Ending years of legal squabbling over soured mortgages, Bank of America (BAC) agreed on Monday to hand over $3.6 billion to Fannie Mae and buy back $6.75 billion in mortgages to settle claims tied to a nine-year period.
Fannie Mae had been demanding that BofA take financial responsibility for mortgage loans that the agency believed failed to meet adequate underwriting standards.
The agreements should remove some of the uncertainty still hovering over BofA in the wake of the financial crisis, subprime bust and ill-advised acquisition of mortgage giant Countrywide Financial in 2008.
Shares of the Charlotte-based lender rose modestly Monday morning to fresh 52-week highs.
“These agreements are a significant step in resolving our remaining legacy mortgage issues, further streamlining and simplifying the company and reducing expenses over time,” BofA CEO Brian Moynihan said in a statement.
BofA said it has now addressed “substantially all of its remaining exposure” to buyback obligations for residential mortgages sold to Fannie Mae.
Still, the settlements will cost shareholders as BofA said it will take a $2.7 billion hit to fourth-quarter net income, leaving the company just “modestly” in the black for the quarter.
Fannie Mae requires its mortgage seller and servicers to buy back loans or foreclosed properties or reimburse it for loans that don’t meet underwriting, eligibility or other requirements in place.
BofA agreed to make a cash payment of $3.6 billion to Fannie Mae and repurchase $6.75 billion of certain residential mortgage loans that were sold to the government-controlled mortgage giant between 2000 and 2008 by both BofA and Countrywide.
The loans covered in the deal have an aggregate original principal balance of about $1.4 trillion and an aggregate outstanding principal balance of around $300 billion. BofA has valued the loans at less than the purchase price.
At the same time, BofA said it has agreed to make a cash payment to Fannie Mae to settle substantially all of its outstanding and future claims for compensatory fees stemming from past foreclosure delays. These payments are expected to be covered by existing reserves and an additional fourth-quarter charge of about $260 million.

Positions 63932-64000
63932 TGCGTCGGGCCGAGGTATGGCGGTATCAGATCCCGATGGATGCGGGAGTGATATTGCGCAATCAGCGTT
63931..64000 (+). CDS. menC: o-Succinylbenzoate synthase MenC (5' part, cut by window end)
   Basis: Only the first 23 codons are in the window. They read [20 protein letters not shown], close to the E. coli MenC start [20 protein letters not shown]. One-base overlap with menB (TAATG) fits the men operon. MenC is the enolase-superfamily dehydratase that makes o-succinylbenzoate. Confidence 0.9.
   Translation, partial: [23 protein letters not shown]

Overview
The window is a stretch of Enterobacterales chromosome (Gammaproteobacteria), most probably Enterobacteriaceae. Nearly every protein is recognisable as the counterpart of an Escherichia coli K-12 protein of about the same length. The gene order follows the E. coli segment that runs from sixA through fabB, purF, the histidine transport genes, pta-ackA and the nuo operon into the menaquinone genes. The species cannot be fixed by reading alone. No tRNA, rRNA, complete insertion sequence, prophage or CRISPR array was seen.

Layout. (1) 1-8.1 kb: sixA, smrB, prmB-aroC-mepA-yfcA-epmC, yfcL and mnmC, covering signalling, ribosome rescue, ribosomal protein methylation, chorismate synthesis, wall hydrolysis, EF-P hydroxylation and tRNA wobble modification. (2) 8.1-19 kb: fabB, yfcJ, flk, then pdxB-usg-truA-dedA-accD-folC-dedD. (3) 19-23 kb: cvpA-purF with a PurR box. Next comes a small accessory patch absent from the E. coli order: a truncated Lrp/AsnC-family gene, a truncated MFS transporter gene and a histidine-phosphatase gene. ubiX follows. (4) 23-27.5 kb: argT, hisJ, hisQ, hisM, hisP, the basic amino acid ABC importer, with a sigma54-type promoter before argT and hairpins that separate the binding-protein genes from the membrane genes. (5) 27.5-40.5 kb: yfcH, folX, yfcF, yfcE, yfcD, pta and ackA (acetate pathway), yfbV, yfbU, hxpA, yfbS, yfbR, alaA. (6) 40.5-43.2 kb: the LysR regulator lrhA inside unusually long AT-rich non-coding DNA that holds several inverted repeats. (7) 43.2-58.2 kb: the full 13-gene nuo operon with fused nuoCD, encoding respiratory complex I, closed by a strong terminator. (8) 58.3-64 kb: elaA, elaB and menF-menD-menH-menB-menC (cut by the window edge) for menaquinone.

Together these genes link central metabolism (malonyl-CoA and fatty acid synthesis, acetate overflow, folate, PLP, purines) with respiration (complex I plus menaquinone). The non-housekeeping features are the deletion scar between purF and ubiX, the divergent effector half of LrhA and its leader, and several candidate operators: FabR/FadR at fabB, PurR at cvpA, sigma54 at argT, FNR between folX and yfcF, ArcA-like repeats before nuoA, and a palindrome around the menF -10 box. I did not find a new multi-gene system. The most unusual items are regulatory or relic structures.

In a sign of reduced legal uncertainty, BofA said it expects to cut its range of possible loss above existing accruals for both GSE and non-GSE representations and warranties exposure to up to $4 billion from up to $6 billion at the end of September.
BofA also announced a deal to sell residential mortgage loans serviced for Fannie Mae, Freddie Mac, Ginnie Mae and private labels that have an aggregate unpaid principal balance of about $306 billion.
These loans include about 232,000 that are classified as more than 60 days delinquent. The transfers of servicing rights are scheduled to take place throughout the year.
"We are resolving legacy mortgage issues while balancing the needs of our customers, mortgage investors, our shareholders and communities,” said Ron Sturzenegger, legacy asset servicing executive at BofA.
BofA said it expects its earnings per share to be “modestly positive” for the fourth quarter after taking into account the slew of mortgage-related charges.
Shares of BofA, the No. 2 U.S. bank by assets, gained 0.58% to $12.17 Monday morning, leaving them up about 96% over the past 12 months.
In addition to the settlement, BofA’s shares received a boost from S&P Capital IQ, which upgraded BofA to “hold” from “sell” and hiked its price target to $13 from $8.